Elder abuse in nursing homes has been on the rise. Organizations such as Medicare say they will be looking into the matter, but many lawmakers like Charles Grassley, R-Iowa, do not think the action is quite enough. “A crime is a crime wherever it takes place,” Mr. Grassley says in a statement. “It’s unacceptable for more than one-fourth of potential crimes in nursing homes to apparently go unreported.”

While schools are required by law to report allegations of abuse, data shows that these cases are heavily underreported. As part of an ongoing investigation into sexual misconduct in public schools, educators and public officials who are required by state law to report the potential abuse of children to police or other law enforcement, such as child welfare authorities, did not fulfill those obligations.

Illegal Search and Seizure

An illegal search and seizure is a violation of the Fourth Amendment. According to Cornell Law School, “An unreasonable search and seizure is a search and seizure by a law enforcement officer without a search warrant and without probable cause to believe that evidence of a crime is present.” In Mapp v. Ohio, 347 U.S. 643 (1961), the Supreme Court held that the exclusionary rule applies to evidence gained from an unreasonable search and seizure.

ADA Compliance

Standards for the Americans with Disabilities Act apply to commercial and public entities that have “places of public accommodation,” which includes Internet locations. The Department of Justice recently says in a statement, “The Department is currently developing regulations specifically addressing the accessibility of goods and services offered via the web (such as Netflix) by entities covered by the ADA. The fact that the regulatory process is not yet complete in no way indicates that web services are not already covered by title III.”

Hiring Discrimination

According to Upcouncel, “Hiring discrimination is the refusal to hire a job applicant because of his or her race, nationality, gender, family status, age, disability, religion or sexual orientation.” While sometimes misconduct during the hiring process is blatant, it can also occur with less obvious of a bias. As a result, certain questions cannot be asked in an interview, as they are protected by discrimination laws. These topics include:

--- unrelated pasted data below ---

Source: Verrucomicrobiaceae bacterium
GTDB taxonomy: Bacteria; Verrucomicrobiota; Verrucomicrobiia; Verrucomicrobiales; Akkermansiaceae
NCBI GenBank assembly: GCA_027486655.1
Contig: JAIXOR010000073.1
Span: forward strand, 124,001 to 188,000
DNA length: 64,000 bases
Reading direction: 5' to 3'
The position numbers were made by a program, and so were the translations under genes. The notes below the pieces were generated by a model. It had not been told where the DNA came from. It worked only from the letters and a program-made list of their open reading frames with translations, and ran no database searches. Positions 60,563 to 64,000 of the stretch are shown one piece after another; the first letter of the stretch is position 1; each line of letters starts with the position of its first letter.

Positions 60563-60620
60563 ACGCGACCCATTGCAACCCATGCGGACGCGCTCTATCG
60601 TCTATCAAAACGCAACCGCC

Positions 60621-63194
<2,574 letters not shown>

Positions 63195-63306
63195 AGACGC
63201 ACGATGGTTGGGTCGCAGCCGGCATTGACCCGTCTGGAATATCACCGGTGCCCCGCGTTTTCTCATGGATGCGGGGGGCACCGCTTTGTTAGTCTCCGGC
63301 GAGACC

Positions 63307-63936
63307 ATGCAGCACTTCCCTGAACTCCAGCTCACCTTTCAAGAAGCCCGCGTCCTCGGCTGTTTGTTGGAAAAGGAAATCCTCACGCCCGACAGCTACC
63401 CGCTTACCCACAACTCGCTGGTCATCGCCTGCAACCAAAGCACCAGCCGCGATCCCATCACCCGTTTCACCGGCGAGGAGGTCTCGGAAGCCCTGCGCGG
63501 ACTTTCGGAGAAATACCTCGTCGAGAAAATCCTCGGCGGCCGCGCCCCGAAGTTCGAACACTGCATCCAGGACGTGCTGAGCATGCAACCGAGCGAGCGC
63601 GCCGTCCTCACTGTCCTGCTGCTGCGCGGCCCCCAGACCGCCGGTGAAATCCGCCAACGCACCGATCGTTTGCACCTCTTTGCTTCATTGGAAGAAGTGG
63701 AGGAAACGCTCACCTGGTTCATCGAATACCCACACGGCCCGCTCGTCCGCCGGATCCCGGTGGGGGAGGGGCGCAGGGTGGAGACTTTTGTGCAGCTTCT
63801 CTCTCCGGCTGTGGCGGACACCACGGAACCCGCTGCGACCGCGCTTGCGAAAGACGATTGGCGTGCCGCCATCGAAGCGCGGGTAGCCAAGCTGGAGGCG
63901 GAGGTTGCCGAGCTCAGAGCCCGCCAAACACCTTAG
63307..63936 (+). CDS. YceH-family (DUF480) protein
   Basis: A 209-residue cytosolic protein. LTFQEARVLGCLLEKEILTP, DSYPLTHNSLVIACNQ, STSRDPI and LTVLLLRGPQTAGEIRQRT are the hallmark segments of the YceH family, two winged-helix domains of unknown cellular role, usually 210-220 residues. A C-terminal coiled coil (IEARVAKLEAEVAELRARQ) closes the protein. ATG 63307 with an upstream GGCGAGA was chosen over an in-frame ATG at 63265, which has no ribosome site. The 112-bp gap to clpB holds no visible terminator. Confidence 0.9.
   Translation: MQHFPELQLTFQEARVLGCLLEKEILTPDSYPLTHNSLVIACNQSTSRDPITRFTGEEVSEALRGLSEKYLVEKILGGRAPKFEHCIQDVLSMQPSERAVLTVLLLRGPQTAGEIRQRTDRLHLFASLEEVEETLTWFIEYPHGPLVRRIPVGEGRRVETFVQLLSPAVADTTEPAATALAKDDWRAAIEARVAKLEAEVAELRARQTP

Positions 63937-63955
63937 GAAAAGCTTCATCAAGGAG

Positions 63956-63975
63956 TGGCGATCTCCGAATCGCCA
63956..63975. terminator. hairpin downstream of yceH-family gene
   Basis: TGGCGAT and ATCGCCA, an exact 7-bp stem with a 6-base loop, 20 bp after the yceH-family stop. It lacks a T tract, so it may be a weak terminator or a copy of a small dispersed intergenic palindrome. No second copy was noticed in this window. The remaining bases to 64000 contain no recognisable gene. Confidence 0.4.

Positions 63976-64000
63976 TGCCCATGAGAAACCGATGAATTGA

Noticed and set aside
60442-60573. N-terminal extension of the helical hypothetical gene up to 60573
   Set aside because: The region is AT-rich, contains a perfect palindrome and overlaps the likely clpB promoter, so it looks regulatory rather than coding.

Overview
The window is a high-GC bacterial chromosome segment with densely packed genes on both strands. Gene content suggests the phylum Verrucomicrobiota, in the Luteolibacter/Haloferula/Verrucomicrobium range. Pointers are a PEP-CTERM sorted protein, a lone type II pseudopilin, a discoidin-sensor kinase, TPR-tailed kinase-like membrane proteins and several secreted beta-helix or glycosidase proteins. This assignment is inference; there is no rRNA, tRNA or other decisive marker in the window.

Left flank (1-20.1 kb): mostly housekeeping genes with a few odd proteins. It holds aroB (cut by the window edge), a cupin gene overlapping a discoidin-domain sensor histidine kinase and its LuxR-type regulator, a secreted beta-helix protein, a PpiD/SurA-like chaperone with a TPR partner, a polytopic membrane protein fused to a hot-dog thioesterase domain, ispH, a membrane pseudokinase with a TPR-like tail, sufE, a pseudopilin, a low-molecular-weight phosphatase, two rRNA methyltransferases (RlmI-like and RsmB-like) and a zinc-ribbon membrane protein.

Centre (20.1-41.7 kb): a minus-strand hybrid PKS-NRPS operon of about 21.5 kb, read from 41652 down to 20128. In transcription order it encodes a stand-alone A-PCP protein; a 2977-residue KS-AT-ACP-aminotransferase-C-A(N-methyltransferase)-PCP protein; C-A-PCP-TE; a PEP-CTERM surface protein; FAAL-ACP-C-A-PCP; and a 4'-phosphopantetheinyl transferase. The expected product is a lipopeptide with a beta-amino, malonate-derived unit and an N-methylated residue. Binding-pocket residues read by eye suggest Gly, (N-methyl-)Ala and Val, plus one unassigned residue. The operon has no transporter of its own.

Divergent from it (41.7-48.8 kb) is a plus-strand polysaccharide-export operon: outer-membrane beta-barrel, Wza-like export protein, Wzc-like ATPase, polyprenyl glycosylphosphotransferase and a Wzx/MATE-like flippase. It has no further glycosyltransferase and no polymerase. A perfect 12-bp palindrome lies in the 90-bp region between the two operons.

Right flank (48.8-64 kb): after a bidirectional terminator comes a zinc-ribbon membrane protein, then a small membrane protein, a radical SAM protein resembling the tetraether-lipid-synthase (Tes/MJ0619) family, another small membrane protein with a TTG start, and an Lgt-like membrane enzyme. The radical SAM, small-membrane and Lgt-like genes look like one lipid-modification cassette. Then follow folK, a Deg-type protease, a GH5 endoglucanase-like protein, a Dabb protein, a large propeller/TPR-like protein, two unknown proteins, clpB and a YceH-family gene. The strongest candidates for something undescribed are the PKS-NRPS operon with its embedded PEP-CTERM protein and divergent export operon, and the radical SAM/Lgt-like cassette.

• Current or future children
  • Marital status
  • Race
  • Religion
  • Sexual preference
  • Age
  • Disabilities
  • Citizenship status
  • Drug or alcohol use

Misconduct of Government Officials

Most members of government and law enforcement are honest and reliable but there are certain exceptions to that standard. The Innocence Project is dedicated to shining a light on the individuals who make up that exception. According to the Innocence Project, common forms of misconduct by law enforcement officials include:

  • Employing suggestion when conducting identification procedures
  • Coercing false confessions
  • Lying or intentionally misleading jurors about their observations
  • Failing to turn over exculpatory evidence to prosecutors
  • Providing incentives to secure unreliable evidence from informants

Housing Discrimination

Under Title VIII of the Civil Rights Act of 1968 (Fair Housing Act), as amended, discrimination is prohibited in the sale, rental and financing of houses, and in other dwelling-related transactions, based on race, color, national origin, religion, sex, familial status (including children under the age of 18 living with parents of legal custodians, pregnant women and people securing custody of children under the age of 18) and handicap (disability).

what are my rights

Citizen Actions You Can Take To Protect Civil Rights

The protection of civil rights, also known in the justice system as “civil liberties,” along with the protection of political rights are widely viewed as a protection of human rights, enforced by the Supreme Court and by the entire justice system. Become an advocate for your community. The American Civil Liberties Union (ACLU organizes letter-writing parties, protests and other grassroots campaigns to get involved and act against violations of civil rights.

Personal Attention from Professional Attorneys

If you believe your civil rights have been violated, talk to the professional attorneys at Karpe Litigation Group today. We are experts in police misconduct and civil liberties law, winning the most challenging cases and helping those in need for 20 years and counting. There is no fee until we win for you. Committed to making things easy for you, we are happy to meet by appointment on evenings and weekends, and travel to you when needed. Give us a call today at 1-888-228-7800 or fill out our contact form to schedule your free initial consultation.